As most shops open for home delivery again and people start gorging on street food and other sweets, many sweet shop owners across India have started using the UV light mechanism to disinfect food items and killing the virus.
How safe is the use of UV rays on sweets, eatables and other surfaces; explain PGI doctors from Department of Community Medicine and School of public health.
Many sweet shops and outlets have started using UV light machines. What is it and how helpful are they? Do they kill the virus?
PGI doctors, and additional professor, Ravindra Khaiwal and professor Dr Sonu Goel said that the UV radiations are normally used to kill microorganisms.
“Particularly, UV-C, also known as Ultraviolet germicidal irradiation (UVGI) is a disinfection method that uses short-wavelength ultraviolet light to kill or inactivate microorganisms by destroying their nucleic acids and disrupting their DNA, leaving them unable to perform vital cellular functions and stops their replication. UVGI is used in a variety of applications, such as food, air, and water disinfection. Few research studies have found that UVC radiation is also effective in killing coronaviruses on various surfaces, but efficiency is variable for different kinds of surfaces depending on their texture,” the doctors said.
However, Dr Goel added that UV technique is good but also costly, which many cannot afford same.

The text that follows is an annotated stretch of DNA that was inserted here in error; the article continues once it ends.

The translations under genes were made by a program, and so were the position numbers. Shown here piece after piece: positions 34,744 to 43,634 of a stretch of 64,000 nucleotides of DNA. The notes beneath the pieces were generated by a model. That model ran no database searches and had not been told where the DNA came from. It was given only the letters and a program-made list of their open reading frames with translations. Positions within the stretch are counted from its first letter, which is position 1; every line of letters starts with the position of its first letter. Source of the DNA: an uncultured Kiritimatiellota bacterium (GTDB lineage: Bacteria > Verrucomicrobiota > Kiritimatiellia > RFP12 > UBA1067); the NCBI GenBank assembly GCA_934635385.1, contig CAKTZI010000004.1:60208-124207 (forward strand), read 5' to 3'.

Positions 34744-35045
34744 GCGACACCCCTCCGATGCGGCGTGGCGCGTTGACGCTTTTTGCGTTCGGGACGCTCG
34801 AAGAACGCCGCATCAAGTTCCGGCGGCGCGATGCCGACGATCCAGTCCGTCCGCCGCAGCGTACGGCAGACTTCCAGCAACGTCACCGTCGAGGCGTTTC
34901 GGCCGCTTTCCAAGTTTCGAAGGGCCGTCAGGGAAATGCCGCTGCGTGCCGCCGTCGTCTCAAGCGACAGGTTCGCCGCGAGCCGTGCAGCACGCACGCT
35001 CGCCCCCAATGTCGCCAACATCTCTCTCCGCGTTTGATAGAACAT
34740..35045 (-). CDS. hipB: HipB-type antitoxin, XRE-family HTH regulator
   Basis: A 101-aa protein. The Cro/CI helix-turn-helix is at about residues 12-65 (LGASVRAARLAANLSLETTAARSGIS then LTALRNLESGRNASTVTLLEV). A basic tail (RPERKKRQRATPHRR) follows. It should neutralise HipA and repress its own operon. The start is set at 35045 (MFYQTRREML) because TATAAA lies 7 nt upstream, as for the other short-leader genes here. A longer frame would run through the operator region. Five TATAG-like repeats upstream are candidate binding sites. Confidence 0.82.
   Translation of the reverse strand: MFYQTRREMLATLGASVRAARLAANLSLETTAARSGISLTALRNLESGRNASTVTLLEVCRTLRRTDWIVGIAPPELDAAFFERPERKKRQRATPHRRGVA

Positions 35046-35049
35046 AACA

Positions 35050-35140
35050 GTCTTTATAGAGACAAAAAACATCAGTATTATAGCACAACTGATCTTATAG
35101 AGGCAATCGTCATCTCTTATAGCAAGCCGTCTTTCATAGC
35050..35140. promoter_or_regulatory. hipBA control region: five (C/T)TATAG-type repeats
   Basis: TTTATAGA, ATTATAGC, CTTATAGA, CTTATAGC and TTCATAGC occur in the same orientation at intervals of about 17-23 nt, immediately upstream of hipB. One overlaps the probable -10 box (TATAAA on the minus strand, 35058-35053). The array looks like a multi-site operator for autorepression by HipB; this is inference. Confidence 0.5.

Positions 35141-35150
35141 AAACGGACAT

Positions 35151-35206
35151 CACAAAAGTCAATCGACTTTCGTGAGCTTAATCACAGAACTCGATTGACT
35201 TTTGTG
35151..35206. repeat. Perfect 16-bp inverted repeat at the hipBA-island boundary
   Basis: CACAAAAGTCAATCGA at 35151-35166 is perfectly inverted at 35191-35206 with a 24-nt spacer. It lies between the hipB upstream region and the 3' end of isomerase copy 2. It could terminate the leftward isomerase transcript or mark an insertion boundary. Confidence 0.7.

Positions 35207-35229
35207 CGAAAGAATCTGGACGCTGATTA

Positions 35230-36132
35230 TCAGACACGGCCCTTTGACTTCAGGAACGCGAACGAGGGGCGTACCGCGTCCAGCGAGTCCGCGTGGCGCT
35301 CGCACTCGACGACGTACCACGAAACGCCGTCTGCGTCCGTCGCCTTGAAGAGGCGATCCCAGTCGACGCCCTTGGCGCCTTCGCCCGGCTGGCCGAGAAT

Which surfaces can the UV rays can be helpful on? Are they beneficial to use on all eatables, including freshly made stuff and vegetables and fruits? To what extent can they provide safety?
They are useful for smooth surfaces like surfaces of some vegetables are rough and the virus can harbour in the strains.
“As UVGI is being widely used in the food industry for disinfection and is found very effective in killing various pathogens like E.Coli, Listeria monocytogenes, etc. on the surfaces of fruits and vegetables. They can work on cash or medicine strips etc,” said the doctors.
“This technique can be useful for killing coronavirus on eatables, but 100 per cent elimination of the virus is challenging, due to the different texture and roughness of surfaces of different eatable items. It can work to disinfect a box of ice cream, cash or sweets box but not some vegetables like cauliflower or any other rough surface. Hence we also need to ensure other hygiene practices,” the doctors said.
Big sweet shop owners are going ahead with UV sanitisation and Modified Atmospheric packaging both. What is MAP?